The Act increased the powers of the Regional Council considerably. The intermediate tier of local administration was given the responsibility to organize all health care, social services (excluding nursery) and secondary education. This was a vast change in the distribution of responsibilities given that typically only specialized health care is organized at the intermediate level. In addition, the new Regional Council was given some responsibilities that are typically in the domain of the state administration, such as the control over the cross-sectoral Kainuu development funding allocated by the Ministry of Employment and the Economy. The highest decision making power was given to a central council consisting of 59 councillors who were elected by the inhabitants of the region.

During the experiment all participating municipalities acted as any other municipality in Finland. They levied taxes and gained government grants as before. However, to finance the new administration and public services provided by the experiment, participating municipalities had a pre-determined share of payments according to which they paid part of their revenues to the Joint Authority of Kainuu Region. Previously municipalities produced the majority of public services by themselves. Only specialized health care was organized by the health district and also these payments were based on usage.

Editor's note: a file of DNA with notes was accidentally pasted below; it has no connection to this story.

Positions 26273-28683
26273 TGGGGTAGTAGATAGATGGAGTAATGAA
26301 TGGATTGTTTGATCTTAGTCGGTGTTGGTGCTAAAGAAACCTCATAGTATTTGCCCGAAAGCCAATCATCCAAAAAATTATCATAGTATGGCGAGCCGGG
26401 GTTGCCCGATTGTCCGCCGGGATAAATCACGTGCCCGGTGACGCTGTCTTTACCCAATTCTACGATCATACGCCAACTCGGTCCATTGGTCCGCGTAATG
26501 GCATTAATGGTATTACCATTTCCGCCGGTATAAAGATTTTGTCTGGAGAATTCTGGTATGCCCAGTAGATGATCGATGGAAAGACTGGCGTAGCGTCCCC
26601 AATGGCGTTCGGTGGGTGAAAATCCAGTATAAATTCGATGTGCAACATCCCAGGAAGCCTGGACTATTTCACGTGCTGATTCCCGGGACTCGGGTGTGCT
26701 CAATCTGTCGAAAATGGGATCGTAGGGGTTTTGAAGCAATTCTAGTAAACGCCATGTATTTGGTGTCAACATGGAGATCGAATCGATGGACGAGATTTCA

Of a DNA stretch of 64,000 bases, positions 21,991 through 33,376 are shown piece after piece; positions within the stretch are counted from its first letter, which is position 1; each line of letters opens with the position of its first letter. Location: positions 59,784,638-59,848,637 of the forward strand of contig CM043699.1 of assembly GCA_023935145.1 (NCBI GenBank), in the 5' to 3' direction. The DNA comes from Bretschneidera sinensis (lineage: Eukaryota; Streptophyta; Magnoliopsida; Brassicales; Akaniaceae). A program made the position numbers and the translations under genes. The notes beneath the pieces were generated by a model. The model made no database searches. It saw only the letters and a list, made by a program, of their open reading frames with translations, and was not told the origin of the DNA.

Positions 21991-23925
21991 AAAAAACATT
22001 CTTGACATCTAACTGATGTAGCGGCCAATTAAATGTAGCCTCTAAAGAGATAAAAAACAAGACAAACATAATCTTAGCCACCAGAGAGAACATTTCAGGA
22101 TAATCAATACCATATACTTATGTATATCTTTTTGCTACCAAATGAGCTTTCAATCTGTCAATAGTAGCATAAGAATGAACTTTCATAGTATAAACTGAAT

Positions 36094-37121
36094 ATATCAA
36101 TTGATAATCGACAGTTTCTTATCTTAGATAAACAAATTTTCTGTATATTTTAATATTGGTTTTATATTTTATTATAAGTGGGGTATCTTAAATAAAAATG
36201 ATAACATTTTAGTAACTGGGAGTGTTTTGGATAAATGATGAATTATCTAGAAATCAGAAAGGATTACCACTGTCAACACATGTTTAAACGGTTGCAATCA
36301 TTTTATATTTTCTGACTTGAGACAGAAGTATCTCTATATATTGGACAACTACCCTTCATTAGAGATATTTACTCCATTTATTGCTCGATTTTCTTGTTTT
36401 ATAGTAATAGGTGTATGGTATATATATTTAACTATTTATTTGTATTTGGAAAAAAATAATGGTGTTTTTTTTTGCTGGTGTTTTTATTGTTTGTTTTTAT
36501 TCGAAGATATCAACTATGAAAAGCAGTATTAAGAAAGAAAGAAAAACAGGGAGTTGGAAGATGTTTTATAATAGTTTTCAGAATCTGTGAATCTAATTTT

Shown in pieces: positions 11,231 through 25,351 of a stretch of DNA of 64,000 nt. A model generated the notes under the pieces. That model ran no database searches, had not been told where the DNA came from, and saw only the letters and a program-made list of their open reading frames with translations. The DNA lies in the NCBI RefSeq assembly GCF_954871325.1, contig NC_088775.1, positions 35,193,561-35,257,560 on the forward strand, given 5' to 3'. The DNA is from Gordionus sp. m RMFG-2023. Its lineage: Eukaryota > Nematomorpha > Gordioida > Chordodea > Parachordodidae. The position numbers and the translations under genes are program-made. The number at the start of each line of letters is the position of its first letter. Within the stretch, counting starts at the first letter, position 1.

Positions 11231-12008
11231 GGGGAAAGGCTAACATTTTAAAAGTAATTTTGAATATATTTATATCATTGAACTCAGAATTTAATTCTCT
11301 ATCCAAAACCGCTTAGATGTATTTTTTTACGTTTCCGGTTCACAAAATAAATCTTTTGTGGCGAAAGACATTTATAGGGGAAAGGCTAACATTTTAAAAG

Kainuu Region after the experiment

The administrative experiment succeeded well on reorganising services in the Kainuu region.  Both the educational and health care and social services reported positive results as a result of joint administration. Yet the administrative experiment ended on December 31st 2012 after unsuccessful negotiations concerning the continuation. According to a survey related to the final report of the monitoring committee (Ministry of Finance 5/2013), the main reasons for termination was the consensus principle concerning the continuation stipulated by the legislation, the negotiation and cooperation culture in the Kainuu region as well as the disagreements concerning the financial aspects.

The organisation of Joint Authority of Kainuu region was dismantled but several of the models tested during the administrative experiment are still in use in Kainuu and the development activities continue.  The centralised system of arranging services and the cost-consciousness are main results of the experiment that still benefit the Kainuu region. These results may be exploited also on the national level when striving for vast integration of social and welfare services.